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Physicist, Startup Founder, Blogger, Dad

Wednesday, September 26, 2012

Moneyball in academia

(See Moneyball by Michael Lewis.)

Let's suppose you're trying to hire a star STEM researcher. For our purposes, define "star" as someone who is roughly top 10% in his or her department at a good research university. Although assistant professors are hired in a very competitive process, the success rate for hiring stars in good (but not the very top ranked) departments is (by definitions given above) only about 10%.

Let's suppose you wait a while to do your hiring. Look only at researchers who have already been professors for 5-10 years (i.e., at other schools), and have a significant track record of grants, papers, citations, etc. It seems plausible that at this stage of career (late assistant and early associate professors) one can pick out top 10% candidates with reasonably high accuracy.

Suppose that, on average, researchers in the top 10% bring in $400k more per year than the average professor (e.g., one additional NIH grant). This generates about $200k per year in additional overhead return to the university, which is much greater than the salary bump required to bid such a person away from their home university. If the difference in startup cost between hiring a new assistant professor and someone with 5-10 years experience is, say, $500k, then it would take only a few years to recoup this cost. The numbers have to be adjusted for different fields (in physics the overhead differential might be less, like $100k per year), but the expected return still seems attractive if you can keep the researcher for at least 5 or possibly 10 years.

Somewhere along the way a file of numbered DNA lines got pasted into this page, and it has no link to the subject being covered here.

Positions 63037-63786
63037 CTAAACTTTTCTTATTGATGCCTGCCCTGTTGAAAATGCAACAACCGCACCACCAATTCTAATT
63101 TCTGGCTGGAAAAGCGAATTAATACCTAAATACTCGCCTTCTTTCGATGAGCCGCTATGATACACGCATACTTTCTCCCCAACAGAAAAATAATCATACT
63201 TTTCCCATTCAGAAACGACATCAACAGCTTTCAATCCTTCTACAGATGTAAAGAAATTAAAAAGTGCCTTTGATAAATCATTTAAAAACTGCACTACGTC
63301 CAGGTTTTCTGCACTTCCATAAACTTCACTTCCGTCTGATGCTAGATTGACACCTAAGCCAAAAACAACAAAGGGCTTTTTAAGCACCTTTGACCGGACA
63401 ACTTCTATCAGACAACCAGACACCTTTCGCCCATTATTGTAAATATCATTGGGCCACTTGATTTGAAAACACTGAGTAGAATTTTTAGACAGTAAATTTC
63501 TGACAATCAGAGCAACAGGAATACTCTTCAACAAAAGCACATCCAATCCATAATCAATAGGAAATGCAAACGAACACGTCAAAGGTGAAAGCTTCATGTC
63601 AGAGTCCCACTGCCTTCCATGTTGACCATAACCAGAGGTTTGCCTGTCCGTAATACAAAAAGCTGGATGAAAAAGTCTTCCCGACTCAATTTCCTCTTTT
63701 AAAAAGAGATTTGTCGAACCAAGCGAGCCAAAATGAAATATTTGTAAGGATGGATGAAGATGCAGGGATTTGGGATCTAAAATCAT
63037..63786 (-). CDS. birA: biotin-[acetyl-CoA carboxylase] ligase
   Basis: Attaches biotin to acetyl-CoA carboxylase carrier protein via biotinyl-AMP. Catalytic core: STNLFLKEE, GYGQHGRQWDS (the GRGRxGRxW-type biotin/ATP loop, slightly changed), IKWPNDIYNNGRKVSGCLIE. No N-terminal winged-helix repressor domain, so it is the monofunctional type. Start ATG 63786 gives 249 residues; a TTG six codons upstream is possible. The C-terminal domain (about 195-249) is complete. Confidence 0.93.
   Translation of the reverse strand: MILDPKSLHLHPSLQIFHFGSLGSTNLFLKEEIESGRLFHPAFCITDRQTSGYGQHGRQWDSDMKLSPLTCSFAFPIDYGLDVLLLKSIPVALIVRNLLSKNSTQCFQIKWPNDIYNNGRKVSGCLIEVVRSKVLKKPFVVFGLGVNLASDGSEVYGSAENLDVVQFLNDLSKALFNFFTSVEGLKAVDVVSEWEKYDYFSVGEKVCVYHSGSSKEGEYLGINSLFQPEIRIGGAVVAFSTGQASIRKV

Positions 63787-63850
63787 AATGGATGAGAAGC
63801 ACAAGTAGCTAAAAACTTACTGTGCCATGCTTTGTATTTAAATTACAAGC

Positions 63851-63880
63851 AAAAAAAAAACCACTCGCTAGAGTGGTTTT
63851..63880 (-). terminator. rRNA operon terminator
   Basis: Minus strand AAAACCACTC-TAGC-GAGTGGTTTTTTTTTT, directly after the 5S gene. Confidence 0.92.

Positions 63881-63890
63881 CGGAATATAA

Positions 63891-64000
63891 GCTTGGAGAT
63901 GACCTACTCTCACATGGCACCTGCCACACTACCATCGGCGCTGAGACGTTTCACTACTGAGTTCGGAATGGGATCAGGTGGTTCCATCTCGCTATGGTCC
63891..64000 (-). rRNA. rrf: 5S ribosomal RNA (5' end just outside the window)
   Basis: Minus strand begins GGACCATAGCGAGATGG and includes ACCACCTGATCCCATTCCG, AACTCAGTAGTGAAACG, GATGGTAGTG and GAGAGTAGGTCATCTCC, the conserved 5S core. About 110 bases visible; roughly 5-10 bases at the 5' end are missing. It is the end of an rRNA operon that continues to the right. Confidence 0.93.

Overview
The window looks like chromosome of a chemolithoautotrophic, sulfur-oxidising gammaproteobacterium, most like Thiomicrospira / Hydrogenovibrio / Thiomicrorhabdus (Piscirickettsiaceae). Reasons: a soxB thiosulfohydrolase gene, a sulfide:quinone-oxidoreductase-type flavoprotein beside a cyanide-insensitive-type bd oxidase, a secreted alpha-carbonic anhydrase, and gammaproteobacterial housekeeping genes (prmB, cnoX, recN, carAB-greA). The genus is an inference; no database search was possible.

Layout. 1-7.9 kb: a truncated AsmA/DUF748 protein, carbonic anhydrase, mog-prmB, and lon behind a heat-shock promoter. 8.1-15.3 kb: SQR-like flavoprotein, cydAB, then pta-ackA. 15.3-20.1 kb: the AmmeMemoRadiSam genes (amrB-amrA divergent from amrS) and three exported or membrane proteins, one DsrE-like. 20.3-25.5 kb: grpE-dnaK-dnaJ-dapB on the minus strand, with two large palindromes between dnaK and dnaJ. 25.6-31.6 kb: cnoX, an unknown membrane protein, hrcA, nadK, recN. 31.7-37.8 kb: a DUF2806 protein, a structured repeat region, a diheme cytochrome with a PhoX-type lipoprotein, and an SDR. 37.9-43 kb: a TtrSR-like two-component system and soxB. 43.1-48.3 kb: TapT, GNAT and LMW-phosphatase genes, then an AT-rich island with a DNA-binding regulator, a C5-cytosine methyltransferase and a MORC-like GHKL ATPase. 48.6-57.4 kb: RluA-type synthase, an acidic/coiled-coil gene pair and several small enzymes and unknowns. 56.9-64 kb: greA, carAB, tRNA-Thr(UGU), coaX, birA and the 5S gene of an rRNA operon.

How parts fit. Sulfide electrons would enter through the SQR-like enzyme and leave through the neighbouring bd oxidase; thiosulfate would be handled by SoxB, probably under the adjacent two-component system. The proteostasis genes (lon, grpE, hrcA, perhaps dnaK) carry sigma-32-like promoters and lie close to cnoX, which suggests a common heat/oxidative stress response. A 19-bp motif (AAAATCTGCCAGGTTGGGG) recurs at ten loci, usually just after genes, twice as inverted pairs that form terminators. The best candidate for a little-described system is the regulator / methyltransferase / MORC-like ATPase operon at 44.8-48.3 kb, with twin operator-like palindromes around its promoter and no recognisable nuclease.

Seems like an arbitrage opportunity, no?

21 comments:

PC said...

New lab costs (for experimentalists) have to eat up most of a year or two of the overhead benefit, no?


One challenge grabbing them at that stage: getting them to move at this nearing-tenure stage must mean giving them tenure up front. Possibly hard to get that by the department faculty without going through a whole, tedious, long, involved tenure review process (and BEFORE making the offer, or at least while; you can't do it after they accept as I assume they wouldn't accept without guaranteed tenure if they are obviously good and so on track to get it where they are. They risk the political dynamics in the new department, which they can't know intimately beforehand, putting tenure at risk. Or do I understand this wrong having left academia post PhD?)